Cameron is pushing the UK further out towards the fringes of the European Union.
But is this necessarily a bad thing? If the UK only wants to be a partner on a trading basis, perhaps we should give up any political influence that doesn’t relate to that.
There is absolutely no doubt that it will bite him – and us – in the backside later on as the European-Political-Union countries divvy up the best deals between themselves.
Cameron’s gamble is that this will only affect the well-being of plebs like you and This Writer, while the conditions he negotiates will ensure that Tory donors – big businesses and those who own them – will see ever-greater benefits at our cost.
What do you think?
David Cameron has been told by an influential German MEP that Britain will need to forfeit its veto in European Union decision-taking if it wants to be exempted from the EU’s definition as an “ever closer union”.
Manfred Weber, the politician who leads the bloc of European Christian Democrats, met the UK prime minister last Friday to discuss the referendum and British negotiations with the rest of the EU, which have been gathering steam since the general election.
Weber said Cameron’s demand that ever closer union should not apply to Britain could be accommodated by a special “protocol” to the EU treaties enshrining a UK opt-out.
“But if there is a request for an opt-out for the UK, we can ask for compensation,” he said. “If the British want an opt-out, the rest of the union can ask that they lose their veto on the system. They cannot have the right to block the others if the others want to go forward. We should add [to any opt-out] that Britain has in the future no right to use its veto in any domain if the others go further [in integration].”
Source: Britain must give up EU veto if it opts out, Cameron told | Politics | The Guardian
Well how much do we give and how much do we get back in rebates you bet the rich get the lion share of it but iceland and norway are outside the eu still dealing selling and buying from them but this lot has we now will sell us down the river jeff3
There is no doubt that a total sort out needs to take place in the EU but Cameron has no chance of changing a cosy little club which we were never invited to.Our punishment for joining this trading block was to lose all of our heavy industry which was far superior to anything the EU had,we lost our motor industry and have been carved up ever since leaving the very dubious financial sector…The late Tony Benn was always against the EU because he knew what would happen and I remember the big debate for and against the EU.The vote carried us in and we have suffered ever since.If we are able to change the EU’s way of trading then so be it but I very much doubt it can happen.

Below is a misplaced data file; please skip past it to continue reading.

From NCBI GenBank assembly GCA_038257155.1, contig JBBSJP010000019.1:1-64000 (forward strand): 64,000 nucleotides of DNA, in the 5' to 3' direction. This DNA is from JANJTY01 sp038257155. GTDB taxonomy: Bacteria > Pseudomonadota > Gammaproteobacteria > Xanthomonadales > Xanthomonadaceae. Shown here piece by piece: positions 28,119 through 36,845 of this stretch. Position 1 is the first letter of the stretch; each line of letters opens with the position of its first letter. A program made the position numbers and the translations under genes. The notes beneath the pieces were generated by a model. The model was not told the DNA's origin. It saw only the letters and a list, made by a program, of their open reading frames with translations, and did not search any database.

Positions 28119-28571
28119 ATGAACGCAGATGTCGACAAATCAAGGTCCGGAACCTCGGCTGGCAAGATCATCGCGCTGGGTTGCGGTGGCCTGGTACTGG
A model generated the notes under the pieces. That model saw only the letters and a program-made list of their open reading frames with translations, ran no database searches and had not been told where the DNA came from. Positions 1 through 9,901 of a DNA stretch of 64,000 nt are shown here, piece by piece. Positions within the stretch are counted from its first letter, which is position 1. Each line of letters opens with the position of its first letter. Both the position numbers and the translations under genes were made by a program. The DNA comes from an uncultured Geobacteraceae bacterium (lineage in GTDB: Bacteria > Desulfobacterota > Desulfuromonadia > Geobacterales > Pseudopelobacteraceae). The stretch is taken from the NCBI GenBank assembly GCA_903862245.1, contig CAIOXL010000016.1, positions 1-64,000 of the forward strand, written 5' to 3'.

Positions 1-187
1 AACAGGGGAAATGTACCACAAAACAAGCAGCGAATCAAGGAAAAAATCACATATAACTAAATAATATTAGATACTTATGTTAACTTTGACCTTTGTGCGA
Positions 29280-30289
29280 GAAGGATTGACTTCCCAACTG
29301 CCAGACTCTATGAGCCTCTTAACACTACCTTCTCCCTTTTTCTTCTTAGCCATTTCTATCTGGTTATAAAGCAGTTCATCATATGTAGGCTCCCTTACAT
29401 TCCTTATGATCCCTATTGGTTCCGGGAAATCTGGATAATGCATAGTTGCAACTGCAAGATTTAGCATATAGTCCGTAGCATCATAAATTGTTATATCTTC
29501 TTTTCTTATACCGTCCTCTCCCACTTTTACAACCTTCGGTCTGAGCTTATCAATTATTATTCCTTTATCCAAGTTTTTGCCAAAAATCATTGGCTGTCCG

You’re mistaken about our industry.
Margaret Thatcher scrapped the UK’s heavy industry because the consequent full employment was giving too much security to the working people, who were demanding higher wages as a result.
Tony Benn’s attitude to the EU changed over time.
Am I the only one who doesn’t see this in purely economic terms? Whilst it is generally agreed the we do get back more in financial terms than we put in, what we do get is a very civilising influence that would be lost if we leave. Sadly I am of an age that can remember what life was like before this country had the consideration of civilised law makers, who now ensure a degree of compassion in their legislative deliberations.
With the callousness of this present government it is even now more important to have a court, free of direct UK political influence, deliberate on cases involving human rights.
I don’t think the European Court of Human Rights is part of this, being as it’s part of the Council of Europe – of which the UK would remain a fully paid-up member – and not the EU.
That being said, Cameron wants out of the European Court too.